Doubts over new ‘compromise’ UN sanctions on North Korea as China emerges unscathed
Resolution fails to land big blow by stopping short of oil embargo on Pyongyang and penalties for Chinese firms that aid North Korea, observers say
Beijing scored diplomatic points with its endorsement of tougher United Nations sanctions against North Korea, avoiding a showdown with Washington over Pyongyang’s repeated nuclear provocations.
But the UN Security Council resolution was unlikely to bring the unruly Kim Jong-un regime back into line given the glaring compromises that left China largely unscathed, observers said.
Chinese state media and foreign ministry officials added to doubts about the effectiveness of the resolution passed on Saturday, saying sanctions were not the only way to solve the problem and livelihood of the North Korea people should not be destroyed.
In contrast, top diplomats from major powers hailed the resolution adopted unanimously by the 15-member council as a key step towards halting Pyongyang’s nuclear brinkmanship.
US Secretary of State Rex Tillerson said on Monday that the new US-proposed resolution, which could cut off about one-third of North Korea’s roughly US$3 billion in annual exports, showed that world powers were united behind a push for a denuclearised Korean peninsula.
“It’s quite clear in terms of there being no daylight between the international community as to the expectation that North Korea will take steps to achieve all of my objectives, which is a denuclearised Korean peninsula,” he said.
But Tillerson said Pyongyang must halt ballistic missile tests if it wanted to talk to Washington about resolving the stand-off.
Beijing has renewed its appeals for the parties to resume dialogue instead of resorting to threats of military force and sanctions.
In a front page commentary on Monday, the overseas edition of the ruling Communist Party’s official People’s Daily said North Korea had to be punished for flouting UN rules with its missile launches but sanctions also had to be targeted to avoid hurting ordinary people or other countries.
“A precision blow is the essential part of sanctions,” it said.
Foreign ministry spokesman Geng Shuang echoed the message, calling on all parties to lower tensions while limiting the impact on such non-military goods as food and humanitarian aid.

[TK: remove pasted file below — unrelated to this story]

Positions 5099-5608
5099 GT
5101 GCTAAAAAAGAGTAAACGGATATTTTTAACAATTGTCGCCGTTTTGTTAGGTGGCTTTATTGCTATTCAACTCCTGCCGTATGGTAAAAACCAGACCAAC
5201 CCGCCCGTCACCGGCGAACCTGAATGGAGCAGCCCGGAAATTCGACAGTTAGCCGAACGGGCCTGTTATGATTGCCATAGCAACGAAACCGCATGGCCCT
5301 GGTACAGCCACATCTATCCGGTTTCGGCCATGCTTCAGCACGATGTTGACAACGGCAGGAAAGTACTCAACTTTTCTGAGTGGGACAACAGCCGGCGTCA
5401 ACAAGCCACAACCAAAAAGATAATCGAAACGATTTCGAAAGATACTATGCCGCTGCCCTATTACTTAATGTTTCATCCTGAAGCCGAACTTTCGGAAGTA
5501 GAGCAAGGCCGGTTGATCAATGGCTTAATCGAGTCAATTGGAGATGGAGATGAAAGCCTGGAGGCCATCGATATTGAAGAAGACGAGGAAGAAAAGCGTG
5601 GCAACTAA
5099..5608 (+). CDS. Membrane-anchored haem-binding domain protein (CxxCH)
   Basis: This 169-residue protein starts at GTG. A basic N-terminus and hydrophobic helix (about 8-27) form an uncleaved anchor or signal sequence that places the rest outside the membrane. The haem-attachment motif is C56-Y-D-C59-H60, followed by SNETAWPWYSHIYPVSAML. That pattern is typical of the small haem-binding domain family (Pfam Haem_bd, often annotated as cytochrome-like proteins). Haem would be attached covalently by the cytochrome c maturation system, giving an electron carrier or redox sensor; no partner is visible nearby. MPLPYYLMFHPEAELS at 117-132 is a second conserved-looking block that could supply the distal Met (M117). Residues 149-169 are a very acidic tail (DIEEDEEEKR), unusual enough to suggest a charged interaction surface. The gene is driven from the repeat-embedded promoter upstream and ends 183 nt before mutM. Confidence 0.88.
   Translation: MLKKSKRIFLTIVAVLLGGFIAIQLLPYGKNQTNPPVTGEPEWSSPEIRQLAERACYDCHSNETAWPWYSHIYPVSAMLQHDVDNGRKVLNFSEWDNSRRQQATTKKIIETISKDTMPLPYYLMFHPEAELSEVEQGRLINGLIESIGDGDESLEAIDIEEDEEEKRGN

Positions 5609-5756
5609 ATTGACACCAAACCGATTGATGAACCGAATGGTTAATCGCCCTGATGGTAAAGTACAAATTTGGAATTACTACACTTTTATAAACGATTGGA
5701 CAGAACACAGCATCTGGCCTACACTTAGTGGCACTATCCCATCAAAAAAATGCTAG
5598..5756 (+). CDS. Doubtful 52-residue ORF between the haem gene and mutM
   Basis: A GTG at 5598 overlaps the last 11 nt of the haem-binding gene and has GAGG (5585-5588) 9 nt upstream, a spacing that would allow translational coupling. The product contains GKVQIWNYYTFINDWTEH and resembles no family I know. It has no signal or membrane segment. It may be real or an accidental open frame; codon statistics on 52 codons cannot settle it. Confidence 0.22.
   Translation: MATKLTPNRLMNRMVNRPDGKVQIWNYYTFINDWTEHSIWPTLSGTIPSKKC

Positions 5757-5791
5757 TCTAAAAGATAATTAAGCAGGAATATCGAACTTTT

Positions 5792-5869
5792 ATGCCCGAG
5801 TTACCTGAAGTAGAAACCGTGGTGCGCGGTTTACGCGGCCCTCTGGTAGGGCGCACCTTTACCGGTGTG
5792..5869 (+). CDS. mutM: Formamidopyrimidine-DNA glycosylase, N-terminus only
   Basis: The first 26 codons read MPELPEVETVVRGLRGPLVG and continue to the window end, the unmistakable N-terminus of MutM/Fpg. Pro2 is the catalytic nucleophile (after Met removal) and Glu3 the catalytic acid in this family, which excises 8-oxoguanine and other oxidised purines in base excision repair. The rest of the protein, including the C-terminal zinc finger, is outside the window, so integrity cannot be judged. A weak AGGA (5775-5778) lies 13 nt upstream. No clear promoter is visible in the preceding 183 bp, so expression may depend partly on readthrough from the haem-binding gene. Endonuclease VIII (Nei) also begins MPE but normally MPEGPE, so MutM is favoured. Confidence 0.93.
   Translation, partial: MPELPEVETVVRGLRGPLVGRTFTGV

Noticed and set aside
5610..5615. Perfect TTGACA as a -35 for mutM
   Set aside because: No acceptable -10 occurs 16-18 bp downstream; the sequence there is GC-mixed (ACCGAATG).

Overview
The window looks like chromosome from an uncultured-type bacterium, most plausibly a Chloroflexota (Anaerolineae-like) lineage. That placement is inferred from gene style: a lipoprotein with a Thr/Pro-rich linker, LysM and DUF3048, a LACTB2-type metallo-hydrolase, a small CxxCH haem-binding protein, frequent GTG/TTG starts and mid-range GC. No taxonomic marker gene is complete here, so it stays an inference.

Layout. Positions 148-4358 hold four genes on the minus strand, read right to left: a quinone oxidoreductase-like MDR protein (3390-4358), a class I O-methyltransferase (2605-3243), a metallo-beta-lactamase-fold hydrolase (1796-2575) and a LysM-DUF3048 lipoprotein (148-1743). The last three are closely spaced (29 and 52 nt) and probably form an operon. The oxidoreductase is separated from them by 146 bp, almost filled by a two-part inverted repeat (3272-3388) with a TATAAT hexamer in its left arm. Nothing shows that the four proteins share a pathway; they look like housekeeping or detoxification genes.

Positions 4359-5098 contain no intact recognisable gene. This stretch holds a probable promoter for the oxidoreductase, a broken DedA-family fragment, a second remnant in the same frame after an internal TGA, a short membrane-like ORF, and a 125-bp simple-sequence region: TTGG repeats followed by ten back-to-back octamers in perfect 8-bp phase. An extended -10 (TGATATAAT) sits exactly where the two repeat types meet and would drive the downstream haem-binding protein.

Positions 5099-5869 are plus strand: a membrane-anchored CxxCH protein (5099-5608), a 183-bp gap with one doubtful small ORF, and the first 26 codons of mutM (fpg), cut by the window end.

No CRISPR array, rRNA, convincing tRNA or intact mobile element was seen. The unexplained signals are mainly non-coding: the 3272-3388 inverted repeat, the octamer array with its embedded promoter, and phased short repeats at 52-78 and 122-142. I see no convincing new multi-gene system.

Analysts said China and Russia seemed to have got their way because the resolution made no mention of a much-anticipated oil embargo on North Korea, which could deal a devastating blow to Pyongyang.
Instead, the sanctions cover North Korean exports of coal, iron, iron ore, lead, lead ore and seafood. The resolution also prohibits countries from expanding intakes of North Korean labourers, bans new joint ventures with North Korea and makes any new investment in existing joint ventures off limits.
Bonnie Glaser, from the Centre for Strategic and International Studies, described the resolution as a win for China because “Beijing avoided additional sanctions on Chinese banks, entities that aid North Korea for the time being”.
Anthony Ruggiero, a former US government adviser to six-party talks with North Korea, said the resolution failed to advance US proclaimed policy and was even counterproductive.
“China and Russia are playing a different game and accepted ‘tough’ sanctions to avoid US sanctions on their own companies. The only way to change North Korea’s path is robust sanctions against China and others that aid North Korea,” Ruggiero, a senior fellow at the Washington-based Foundation for Defence of Democracies, said on Twitter.
Zhang Liangui, a Korean affairs expert at the Central Party School in Beijing, was also critical of the resolution, which he said was a product of diplomatic compromises.
“It’s too early to say if the resolution will have any effect at all. If North Korea continues to pursue its nuclear programme, which is extremely likely, then it’ll just be another failure on the part of the entire international community,” Zhang said.
Lee Ji-yong, a professor at the Korea National Diplomatic Academy’s Institute of Foreign Affairs and National Security in Seoul, agreed.
“I don’t think the resolution is going to work because despite its official rhetoric and stance, Beijing has never banned Chinese companies from doing business with North Korea. I don’t think things will be any different this time,” he said.
Additional reporting by Agence France-Presse, Reuters